Linoleic acid and linlin acid furnished by the diet are also the starting points for the synthesis of variety of other longer-chain polyunsaturated acids, including arachidonic acid, EPA, and DHA. Arachidonic acid is the major precursor of eicosanoids, substances that help regulate blood pressure, clotting, and several other important body functions. EPA and DHA are important constituents of the communication membranes of the brain and are necessary for normal brain development. EPA and DHA are also active in the retina of the eye.

Physical properties of fatty acids. Fatty acids from butyric (C4) to capronic acid (C10) are liquids at ordinary temperature, while the higher members above 10 are solids.

The melting points of fatty acids depend on both the length of their hydrocarbon chains and their degree of unsaturation (number of double bonds per molecule). trend of particular significance is that saturated acids have higher melting points than unsaturated acids with the same number of carbon atoms. The greater the degree of unsaturation, the greater the reduction in melting point.

The decreasing melting point associated with increasing degree of unsaturation in fatty acids is explained by decreased molecular attractions between carbon chains. The double bonds in unsaturated fatty acids, which generally have the cis configuration, produce "bends" in the carbon chains of these molecules. These "bends" prevent unsaturated fatty acids from packing together as tightly as fully saturated fatty acids. The greater the number of double bonds, the less efficient the packing. As result, unsaturated fatty acids always have fewer intermolecular attractions and therefore lower melting points than their saturated counterparts.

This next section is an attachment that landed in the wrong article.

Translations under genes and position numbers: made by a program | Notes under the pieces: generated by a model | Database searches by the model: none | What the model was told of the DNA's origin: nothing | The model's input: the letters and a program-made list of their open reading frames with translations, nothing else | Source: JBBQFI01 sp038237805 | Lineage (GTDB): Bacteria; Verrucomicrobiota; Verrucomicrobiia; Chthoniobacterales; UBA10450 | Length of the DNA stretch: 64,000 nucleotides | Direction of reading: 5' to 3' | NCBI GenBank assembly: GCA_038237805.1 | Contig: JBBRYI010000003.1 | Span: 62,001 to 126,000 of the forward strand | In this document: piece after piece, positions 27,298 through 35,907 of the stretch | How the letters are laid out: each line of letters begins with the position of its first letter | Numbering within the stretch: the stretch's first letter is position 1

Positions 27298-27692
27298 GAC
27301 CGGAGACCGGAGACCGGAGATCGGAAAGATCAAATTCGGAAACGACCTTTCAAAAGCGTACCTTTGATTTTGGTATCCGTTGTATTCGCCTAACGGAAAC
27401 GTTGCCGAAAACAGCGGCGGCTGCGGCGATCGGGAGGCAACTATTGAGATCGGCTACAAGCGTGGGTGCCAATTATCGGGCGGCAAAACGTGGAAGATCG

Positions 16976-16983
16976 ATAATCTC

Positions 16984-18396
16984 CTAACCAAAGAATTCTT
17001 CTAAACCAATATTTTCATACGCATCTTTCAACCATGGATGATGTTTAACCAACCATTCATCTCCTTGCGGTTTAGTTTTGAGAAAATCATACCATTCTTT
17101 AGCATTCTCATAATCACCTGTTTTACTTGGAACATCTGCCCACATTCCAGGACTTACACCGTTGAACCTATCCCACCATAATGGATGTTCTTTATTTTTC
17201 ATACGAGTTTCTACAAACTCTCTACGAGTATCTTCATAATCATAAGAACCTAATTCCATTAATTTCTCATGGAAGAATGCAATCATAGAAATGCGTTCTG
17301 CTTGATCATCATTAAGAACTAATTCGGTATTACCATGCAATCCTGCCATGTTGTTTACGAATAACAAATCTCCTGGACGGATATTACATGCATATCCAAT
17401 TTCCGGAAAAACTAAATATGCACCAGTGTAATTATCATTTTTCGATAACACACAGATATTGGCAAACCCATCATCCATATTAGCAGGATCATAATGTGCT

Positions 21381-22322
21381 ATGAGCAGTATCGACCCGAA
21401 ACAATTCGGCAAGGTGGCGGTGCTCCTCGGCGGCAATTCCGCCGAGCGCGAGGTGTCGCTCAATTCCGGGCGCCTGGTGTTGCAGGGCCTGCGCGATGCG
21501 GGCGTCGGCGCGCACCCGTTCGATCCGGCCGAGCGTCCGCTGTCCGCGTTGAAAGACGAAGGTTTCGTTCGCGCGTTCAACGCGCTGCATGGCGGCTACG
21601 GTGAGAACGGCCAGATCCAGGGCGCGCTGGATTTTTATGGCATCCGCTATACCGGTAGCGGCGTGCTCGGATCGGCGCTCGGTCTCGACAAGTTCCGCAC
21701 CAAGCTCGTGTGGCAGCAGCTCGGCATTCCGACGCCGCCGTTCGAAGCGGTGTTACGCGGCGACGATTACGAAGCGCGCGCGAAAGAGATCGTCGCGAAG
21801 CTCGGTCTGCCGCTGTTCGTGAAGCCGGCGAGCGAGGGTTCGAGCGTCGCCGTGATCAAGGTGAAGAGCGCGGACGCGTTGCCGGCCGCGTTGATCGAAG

1 Solubility in water decreases with chain length. Butyric acid is soluble in water in all proportions. Caproic acid is moderately soluble in water. The higher fatty acids are all insoluble in water.

2 The short chain fatty acids are steam volatile, the volatility decreases with chain length. The volatility of the lower fatty acids is utilised in testing purity of butter fat, which is characterised by its high percentage of volatile fatty acids.

3 Most of the fatty acids are soluble in hot alcohol.

4 With NaOH, or KOH fatty acids form salts known as soaps' which are excellent emulsifying and cleansing agents.

5 fatty acid can be reduced to the corresponding alcohol by hydrogen at 200 atmospheres and 320 in presence of nickel as catalyst. The alcohol can be converted to sulphuric acid derivative on treatment with fuming sulphuric acid. The sodium salts of such derivatives are used as synthetic detergents.

6 Reactions due to doable bond of unsaturated fatty acids:

a) Hydrogenation. Under suitable conditions, unsaturated acids take up hydrogen to form the corresponding saturated fatty acid.

b) Addition of halogen. Unsaturated fatty acids can also take up Cl2 Br2 and I2 forming corresponding dihalide.

c) Oxidation. The unsaturated fatty acids can be oxidized at the double bond by alkaline KMn0s to give dihydroxy fatty acids which are later broken down to simpler fatty acids and dicarboxylic acids. For example,